County Commission to receive grant for business incubator

Published 3:47 pm Thursday, March 28, 2013

Frank Dobson explains to members of the Marengo County Commission, Brenda Tuck and Kathryn Friday how the grant process will work and the timetable that they are looking at for the funds.

Frank Dobson explains to members of the Marengo County Commission, Brenda Tuck and Kathryn Friday how the grant process will work and the timetable that they are looking at for the funds.

The Marengo County Commission received a letter from Gov. Robert Bentley on March 20 that said $250,000 has been reserved by the state for the county to convert the closed National Guard Armory in Linden into a business incubator.

The Marengo County Business Development Center is a plan that involves the collaboration of the Marengo County Economic Development Authority, Marengo County’s Alabama Cooperative Extension System and the county commission.

A meeting was held Thursday morning with Brenda Tuck, the MCEDA director; Kathryn Friday, the Marengo County ACES coordinator; Frank Dobson from the Alabama Tombigbee Regional Commission; and members of the Marengo County Commission.

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The Armory Commission recently agreed to sell the building to the Marengo County Commission for $125,000. These funds will be from the $250,000 grant from the state, and the county commission has to match $50,000 of it.

Dobson explained the timeline of the grant, saying that it would take two to three months for the funds to become available to the commission.

“The funds are reserved,” Dobson said. “There are certain things that have to be done first to access them. I believe it will be 30 to 45 days to meet the grant conditions, and probably 45 to 60 days to make the few repairs to the building. This should be an easy project though.”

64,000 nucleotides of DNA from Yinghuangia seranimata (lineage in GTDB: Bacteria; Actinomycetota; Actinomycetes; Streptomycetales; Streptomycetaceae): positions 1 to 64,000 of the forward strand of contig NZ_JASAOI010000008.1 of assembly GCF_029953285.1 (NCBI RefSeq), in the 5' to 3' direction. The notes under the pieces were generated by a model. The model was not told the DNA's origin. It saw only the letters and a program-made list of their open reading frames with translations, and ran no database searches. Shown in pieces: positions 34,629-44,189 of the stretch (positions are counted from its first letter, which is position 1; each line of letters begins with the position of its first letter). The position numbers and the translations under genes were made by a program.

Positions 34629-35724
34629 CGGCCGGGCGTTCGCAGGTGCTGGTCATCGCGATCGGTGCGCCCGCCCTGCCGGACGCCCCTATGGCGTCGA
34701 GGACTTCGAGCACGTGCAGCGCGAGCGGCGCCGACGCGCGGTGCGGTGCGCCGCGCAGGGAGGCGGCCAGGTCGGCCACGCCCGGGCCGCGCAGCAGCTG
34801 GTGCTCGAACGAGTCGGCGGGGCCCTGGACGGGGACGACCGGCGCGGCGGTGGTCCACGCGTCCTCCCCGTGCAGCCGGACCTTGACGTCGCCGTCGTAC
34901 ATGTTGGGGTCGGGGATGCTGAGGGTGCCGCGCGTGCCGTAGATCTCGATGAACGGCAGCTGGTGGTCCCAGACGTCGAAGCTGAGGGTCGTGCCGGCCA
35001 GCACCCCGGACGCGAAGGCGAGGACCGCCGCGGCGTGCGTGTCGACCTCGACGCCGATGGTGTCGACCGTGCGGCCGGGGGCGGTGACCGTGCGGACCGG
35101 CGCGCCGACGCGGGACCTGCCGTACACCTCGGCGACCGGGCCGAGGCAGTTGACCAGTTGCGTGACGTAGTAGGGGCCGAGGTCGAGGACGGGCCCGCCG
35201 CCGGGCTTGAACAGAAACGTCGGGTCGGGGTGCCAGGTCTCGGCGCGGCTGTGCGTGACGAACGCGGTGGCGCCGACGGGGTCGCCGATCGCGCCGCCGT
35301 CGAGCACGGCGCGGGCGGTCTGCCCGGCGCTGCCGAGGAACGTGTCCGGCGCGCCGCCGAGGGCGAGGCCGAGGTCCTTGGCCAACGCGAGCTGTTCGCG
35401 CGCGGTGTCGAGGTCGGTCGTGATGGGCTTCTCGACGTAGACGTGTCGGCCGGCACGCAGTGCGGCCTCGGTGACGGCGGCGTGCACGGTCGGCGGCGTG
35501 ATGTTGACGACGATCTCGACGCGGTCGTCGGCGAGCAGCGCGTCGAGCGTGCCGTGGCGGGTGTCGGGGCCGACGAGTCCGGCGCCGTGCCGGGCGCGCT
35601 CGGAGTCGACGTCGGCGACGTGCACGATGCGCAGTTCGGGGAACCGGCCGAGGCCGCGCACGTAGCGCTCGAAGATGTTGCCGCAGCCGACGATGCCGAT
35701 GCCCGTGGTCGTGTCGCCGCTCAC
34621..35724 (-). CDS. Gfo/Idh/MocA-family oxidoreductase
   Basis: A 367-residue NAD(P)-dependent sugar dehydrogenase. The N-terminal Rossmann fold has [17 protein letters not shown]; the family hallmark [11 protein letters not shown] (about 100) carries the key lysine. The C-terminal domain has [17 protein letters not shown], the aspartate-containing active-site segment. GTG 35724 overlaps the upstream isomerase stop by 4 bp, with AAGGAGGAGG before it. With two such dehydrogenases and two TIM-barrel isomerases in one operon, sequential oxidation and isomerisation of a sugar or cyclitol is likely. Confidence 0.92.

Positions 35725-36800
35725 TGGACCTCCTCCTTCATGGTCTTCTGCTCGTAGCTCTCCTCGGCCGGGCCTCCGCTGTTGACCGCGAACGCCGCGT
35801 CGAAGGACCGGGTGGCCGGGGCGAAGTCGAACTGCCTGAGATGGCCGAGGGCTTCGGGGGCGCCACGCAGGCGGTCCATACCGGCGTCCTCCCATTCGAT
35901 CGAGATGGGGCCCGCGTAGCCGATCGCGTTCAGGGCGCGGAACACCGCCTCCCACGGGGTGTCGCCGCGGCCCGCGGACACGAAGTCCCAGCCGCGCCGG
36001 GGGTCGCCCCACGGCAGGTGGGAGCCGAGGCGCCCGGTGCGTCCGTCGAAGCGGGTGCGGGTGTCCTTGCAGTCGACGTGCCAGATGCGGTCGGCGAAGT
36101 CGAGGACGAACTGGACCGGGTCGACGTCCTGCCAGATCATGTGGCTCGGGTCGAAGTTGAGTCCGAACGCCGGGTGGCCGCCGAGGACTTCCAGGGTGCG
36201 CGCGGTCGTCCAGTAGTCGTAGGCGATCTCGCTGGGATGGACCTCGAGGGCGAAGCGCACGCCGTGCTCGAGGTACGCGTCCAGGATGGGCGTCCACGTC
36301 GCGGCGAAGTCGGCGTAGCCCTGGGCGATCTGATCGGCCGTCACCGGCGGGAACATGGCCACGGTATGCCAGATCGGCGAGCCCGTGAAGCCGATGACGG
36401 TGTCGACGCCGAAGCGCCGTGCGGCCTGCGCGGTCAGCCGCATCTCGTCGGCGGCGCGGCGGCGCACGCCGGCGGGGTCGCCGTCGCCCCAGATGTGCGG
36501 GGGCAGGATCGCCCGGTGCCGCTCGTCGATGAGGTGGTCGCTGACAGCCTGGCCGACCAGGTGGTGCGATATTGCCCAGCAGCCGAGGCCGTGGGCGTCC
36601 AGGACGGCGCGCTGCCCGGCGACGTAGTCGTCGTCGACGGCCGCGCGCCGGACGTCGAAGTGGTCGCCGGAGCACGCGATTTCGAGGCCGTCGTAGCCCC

Dobson added that this is the first incubation project in the state in five years.

The program will be managed and operated by the MCEDA. Tuck, has twelve years experience in the management and operation of a rural small business incubator.

They will work with business start-ups to ensure they have a comprehensive business plan, assistance with the proper resources and a place to begin operations. All of this provides an environment that fosters success, and success equals job creation.

MCEDA is governed by a 19-member board, consisting of representation appointed from all 8 municipalities within Marengo County, the county commission and the industrial development boards. The board is in full support of this partnership and is excited to assist in job creation through entrepreneurship and small business development with this project.

“We are very excited about this project,” Tuck said. “We know the funds don’t happen overnight, and we feel like we’re right on schedule.”

The armory itself offers a large meeting space, which, once open, will be the largest in the county. There is space for seven incubators on the property as well. Five of them will be office space, one is the kitchen, and one is a separate building in the back of the property that will be used by a group helping farmers. The kitchen will be available for people to rent to fry or bake things for their business if they don’t have access to commercial kitchen equipment.

Dr. Walter Davis, chairman of the Linden Economic Development Board, said this collaboration will be a great opportunity, not only for Linden and Marengo County, but for the region.

“It’s going to be beneficial to those who want to get started in business,” he said. “It’s a great opportunity, and it’s what we need in this area to help draw in businesses. This is an outstanding facility and Brenda has worked extremely hard to make all this work.”

Fair market value will be established per square foot for each office that can be rented to an entrepreneur or small business. In the first year, businesses will pay no more the one-third of the fair market value. In the second year, they will pay no more than two-thirds of the fair market value, and in the third year, they will be expected to pay full market value.

James E. Pritchett, Lt. Col., Ret., spent 13 years at the armory in his career, and he is happy to see the building being put to good use. Pritchett is now 89 years old, and he served in the Army Air Corp in the European Theatre in World War II.

“It’s great to see the facilities continue to play a key role for the residents of Marengo County,” he said. “After my first-hand experience of knowing how much was gained from having the National Guard nearby, I am grateful to know that the facilities will continue to enhance the lives of our community through the focus of economic development. I am grateful to know that our community will continue to use the facilities in such a productive manner.”